Mendips header
 Overview maps
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  Cheddar Gorge
 Burrington Combe
 Shipham & Rowberrow
 Crook Peak & Axbridge
 Banwell to Churchill
 Harptree & Smitham Hill
 Draycott & Westbury-sub
 Wookey Hole & Ebbor
 Great Elm & Vallis Vale
 Mells & the Wadbury Valley
 The Vobster area
 The Whatley area
 Torr Works & Asham Wood
 Beacon Hill
 Stoke St Michael & Oakhill
 Holwell & Nunney
 Shepton Mallet & Maesbury
 Gurney Slade & Emborough
 The Nettlebridge valley
 Rocks of Mendips
 Geological timescale
 Ancient environments
 Geological structure
 Minerals and mines
  Minerals and mines
 Industrial archaeology
  Stone as a resource
 Employment & the economy
 Quarrying & geodiversity
 Quarrying & the environment
 History of quarrying
 Caves and karst
 How caves form
 Dry valleys and gorges
 Dolines and sinkholes
 Mendip caves
 Going caving
  Flora and fauna
 Typical Mendip habitats
 Special Mendip habitats
 Horseshoe bats
 Appendix of names
 Biodiversity of western
 Biodiversity of eastern
 External links
 Detailed site information
  Coal mining
  Mendip quarry companies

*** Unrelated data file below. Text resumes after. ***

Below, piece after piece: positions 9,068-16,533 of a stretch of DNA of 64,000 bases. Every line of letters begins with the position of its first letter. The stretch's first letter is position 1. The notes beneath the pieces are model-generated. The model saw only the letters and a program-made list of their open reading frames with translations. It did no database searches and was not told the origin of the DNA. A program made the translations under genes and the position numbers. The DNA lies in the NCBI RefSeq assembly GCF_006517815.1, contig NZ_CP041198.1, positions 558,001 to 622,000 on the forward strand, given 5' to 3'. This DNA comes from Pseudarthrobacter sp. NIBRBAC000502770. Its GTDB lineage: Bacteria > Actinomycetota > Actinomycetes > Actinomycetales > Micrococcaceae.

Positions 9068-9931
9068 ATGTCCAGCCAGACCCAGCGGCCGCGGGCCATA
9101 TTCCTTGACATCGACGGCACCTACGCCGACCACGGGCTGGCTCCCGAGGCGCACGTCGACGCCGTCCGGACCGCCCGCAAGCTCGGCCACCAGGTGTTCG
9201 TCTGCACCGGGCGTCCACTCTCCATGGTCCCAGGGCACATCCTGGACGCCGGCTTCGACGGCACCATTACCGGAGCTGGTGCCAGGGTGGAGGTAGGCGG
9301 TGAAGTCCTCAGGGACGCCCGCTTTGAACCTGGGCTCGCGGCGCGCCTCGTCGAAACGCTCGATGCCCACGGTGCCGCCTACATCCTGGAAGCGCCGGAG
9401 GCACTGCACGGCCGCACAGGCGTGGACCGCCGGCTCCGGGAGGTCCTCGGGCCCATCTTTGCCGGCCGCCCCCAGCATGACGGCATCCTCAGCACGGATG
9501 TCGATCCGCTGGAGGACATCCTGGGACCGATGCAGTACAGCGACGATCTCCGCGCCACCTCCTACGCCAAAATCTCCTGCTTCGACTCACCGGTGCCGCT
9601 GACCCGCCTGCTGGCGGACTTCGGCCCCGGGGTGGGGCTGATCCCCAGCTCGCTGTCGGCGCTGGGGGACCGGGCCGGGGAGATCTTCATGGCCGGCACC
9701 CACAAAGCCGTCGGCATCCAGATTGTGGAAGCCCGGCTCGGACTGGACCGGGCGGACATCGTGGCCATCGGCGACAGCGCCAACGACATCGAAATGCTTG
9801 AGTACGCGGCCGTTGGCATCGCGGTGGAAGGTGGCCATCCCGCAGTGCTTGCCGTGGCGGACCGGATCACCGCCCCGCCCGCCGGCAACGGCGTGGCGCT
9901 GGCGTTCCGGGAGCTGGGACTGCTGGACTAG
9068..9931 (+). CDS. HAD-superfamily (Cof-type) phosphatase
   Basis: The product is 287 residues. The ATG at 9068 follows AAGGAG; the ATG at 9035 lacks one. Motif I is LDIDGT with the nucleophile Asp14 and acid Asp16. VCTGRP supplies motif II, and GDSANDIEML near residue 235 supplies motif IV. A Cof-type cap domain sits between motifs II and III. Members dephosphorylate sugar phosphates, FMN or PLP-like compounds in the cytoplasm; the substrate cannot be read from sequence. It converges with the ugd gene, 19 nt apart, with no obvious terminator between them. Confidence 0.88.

East Mendip quarries
 Biodiversity of eastern
  West Mendip quarries
 Biodiversity of western
 Site map
Ancient Environments
Silurian l Devonian l Carboniferous l Triassic l Jurassic

Life in the Late Carboniferous, 326 – 299 million years ago

In the Late Carboniferous, quartzitic sandstones spread across the Mendip area, ending the growth of the Early Carboniferous limestone succession. Eventually a vast delta was formed, stretching from Britain eastwards to Poland, crossed by a winding network of river channels, and colonised by lush swamp forests of giant tree ferns. Decaying plant remains formed thick peat deposits, and these were deeply buried, compacted, and transformed into coal.

At Kilmersdon and Writhlington, near Radstock, discarded rock from coal mining contains the exquisite remains (stems, foliage & seed pods) of fossil plants such as Lepidodendron and Calamites, and more rarely, insects. Unlike modern trees, there was no woody tissue to support these plants. Some grew as featureless trunks, only producing a tree-like crown of branches when fully mature. Others, such as Calamites, resembled the modern-day horsetails, but grew to perhaps 10 m in height.

Periodically, the sea flooded into the coal swamps, killing the vegetation and depositing thin beds of mudstone containing marine fossils. These are called 'marine bands', and are very useful for understanding the relative ages of coal-bearing rocks.
  Life in the Late Carboniferous

Each marine band contains particular fossils that allow its recognition, and are individually named, usually after a particularly characteristic fossil. Near Westbury-sub-Mendip, the Subcrenatum Marine Band has been recognised, characterised by the goniatite Gastrioceras subcrenatum. Goniatites resemble ammonites that inhabited the seas of the Jurassic and Cretaceous, but are more primitive, typically with globose shells and simplified ornamentation.

Life in the Early Carboniferous

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